Short annotation: Jumanji is the story of Peter and Judy finding a board game and the wild adventures they had while playing Jumanji.

The Genre: Fiction, Picture Book, Audio CD

Grade level: Preschool to Third Grade

Readers who will like this book: Some readers who will enjoy reading this novel are children, parents and educators looking for a wonderful adventure book which exposes children to a large vocabulary.

Personal response and rating: I would give this book a 5; I enjoyed every part of this novel because the plot line was so creative, the illustrations were so detailed and the characters are very relatable for children. I also loved the fact the 30th anniversary edition had a CD reading of the story because this could be a great tool for children who are still having a difficult time reading, to help them improve their vocabulary and helping them learn to read better.

Question: Have you ever play a board game that ever took you on a wild adventure?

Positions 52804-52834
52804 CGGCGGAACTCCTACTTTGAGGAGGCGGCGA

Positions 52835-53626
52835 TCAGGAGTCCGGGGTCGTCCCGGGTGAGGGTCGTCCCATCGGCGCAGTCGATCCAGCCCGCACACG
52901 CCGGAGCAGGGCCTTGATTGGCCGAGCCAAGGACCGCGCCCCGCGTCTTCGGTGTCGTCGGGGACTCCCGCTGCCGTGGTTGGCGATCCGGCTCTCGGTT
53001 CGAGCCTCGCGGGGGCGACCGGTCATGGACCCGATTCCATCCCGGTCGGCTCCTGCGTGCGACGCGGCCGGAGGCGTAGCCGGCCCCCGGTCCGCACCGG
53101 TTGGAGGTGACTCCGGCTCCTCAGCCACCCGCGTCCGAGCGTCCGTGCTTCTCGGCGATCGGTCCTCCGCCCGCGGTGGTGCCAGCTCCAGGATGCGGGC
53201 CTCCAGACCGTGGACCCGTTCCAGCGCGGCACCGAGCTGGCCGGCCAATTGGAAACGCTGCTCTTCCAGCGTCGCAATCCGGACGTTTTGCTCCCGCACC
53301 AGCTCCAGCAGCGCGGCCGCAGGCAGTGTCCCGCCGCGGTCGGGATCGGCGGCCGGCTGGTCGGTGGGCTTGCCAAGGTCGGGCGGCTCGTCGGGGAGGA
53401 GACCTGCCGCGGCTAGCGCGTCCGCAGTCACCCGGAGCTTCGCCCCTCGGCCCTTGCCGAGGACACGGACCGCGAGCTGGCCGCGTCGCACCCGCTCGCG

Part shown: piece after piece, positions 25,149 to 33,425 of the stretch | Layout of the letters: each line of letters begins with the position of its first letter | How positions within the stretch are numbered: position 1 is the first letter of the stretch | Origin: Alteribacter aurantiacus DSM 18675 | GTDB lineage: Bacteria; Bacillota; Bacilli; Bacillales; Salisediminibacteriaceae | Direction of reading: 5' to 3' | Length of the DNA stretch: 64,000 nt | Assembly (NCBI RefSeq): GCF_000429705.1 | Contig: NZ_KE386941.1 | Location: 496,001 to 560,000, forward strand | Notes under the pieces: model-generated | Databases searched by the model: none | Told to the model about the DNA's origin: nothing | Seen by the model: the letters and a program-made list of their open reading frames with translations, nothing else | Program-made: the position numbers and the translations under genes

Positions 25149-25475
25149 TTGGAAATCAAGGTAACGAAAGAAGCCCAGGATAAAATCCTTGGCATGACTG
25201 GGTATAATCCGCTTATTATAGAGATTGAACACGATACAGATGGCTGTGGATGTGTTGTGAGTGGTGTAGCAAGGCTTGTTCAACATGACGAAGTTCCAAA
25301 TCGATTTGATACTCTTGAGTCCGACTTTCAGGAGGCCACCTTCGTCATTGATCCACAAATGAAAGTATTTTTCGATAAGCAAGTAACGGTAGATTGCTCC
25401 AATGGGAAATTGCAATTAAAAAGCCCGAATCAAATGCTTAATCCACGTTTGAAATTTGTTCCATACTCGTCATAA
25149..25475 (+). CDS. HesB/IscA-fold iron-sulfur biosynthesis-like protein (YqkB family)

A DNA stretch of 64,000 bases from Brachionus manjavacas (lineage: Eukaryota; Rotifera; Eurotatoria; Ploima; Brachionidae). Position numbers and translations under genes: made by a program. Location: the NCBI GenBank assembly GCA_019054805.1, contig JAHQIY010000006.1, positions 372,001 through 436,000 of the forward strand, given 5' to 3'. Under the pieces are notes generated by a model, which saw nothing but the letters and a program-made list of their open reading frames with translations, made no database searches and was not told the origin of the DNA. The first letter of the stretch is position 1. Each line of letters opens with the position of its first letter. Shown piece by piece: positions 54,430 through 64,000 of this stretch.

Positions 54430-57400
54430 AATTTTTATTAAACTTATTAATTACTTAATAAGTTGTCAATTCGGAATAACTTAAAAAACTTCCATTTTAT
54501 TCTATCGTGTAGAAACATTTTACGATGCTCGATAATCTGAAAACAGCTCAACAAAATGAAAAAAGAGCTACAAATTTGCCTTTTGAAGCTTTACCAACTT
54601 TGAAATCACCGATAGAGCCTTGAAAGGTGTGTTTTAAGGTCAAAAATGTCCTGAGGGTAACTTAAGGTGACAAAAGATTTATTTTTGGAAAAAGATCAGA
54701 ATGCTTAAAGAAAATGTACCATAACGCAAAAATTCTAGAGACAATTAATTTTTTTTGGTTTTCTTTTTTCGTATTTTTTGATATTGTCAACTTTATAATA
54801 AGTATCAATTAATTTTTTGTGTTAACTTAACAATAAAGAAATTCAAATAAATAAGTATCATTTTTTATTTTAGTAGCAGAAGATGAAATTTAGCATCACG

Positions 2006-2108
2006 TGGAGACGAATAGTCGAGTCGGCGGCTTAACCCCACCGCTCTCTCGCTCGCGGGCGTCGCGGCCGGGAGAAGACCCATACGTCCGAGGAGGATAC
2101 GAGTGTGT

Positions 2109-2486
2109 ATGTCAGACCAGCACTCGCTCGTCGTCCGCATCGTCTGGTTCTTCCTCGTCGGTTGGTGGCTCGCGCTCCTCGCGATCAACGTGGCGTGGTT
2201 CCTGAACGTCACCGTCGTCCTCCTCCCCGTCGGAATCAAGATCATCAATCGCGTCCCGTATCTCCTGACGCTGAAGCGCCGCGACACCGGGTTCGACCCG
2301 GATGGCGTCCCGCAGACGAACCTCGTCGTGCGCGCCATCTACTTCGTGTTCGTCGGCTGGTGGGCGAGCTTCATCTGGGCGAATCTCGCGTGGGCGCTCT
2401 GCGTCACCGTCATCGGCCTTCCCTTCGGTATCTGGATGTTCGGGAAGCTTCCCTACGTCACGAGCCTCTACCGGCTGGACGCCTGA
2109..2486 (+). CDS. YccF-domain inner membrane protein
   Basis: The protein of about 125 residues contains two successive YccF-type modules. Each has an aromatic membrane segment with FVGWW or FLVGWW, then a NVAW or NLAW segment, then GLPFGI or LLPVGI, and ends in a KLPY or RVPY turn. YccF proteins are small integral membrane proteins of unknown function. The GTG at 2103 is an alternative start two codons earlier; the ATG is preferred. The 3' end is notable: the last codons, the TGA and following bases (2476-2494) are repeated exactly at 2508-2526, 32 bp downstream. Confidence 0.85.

Reading Strategies Connection: The reading strategies that will be for this story can be found in Literature-Based Reading Activates by Ruth Hellen Yopp and Hallie Kay Yopp.  The reading strategy is called a graphic organizer (Yopp, R. & Yopp, H. 2010). This activity uses a visual display to show the sequence of a story. For this active, the teacher will either need to make a story map by using paper, black bored or the using other forms of technology to show the image of the story map (Yopp, R. & Yopp, H., 2010). This is one example of a story map, this story map has the title of the book at the top with an arrow pointing at the three boxes labeled beginning, middle, end ((Yopp, R. & Yopp H., 2010).  The student should give example of what happened in sequential order of the story Some of the advances for using this activity is help student learn to organize information, text structures, description, etc. (Yopp, R. & Yopp H., 2010).  This is an excellent activity that will work very well with the book Jumanji because there is a very clear beginning, middle and, end to the story. Also if the teacher can use any of the other story maps this book will easy fit into any of the requirements.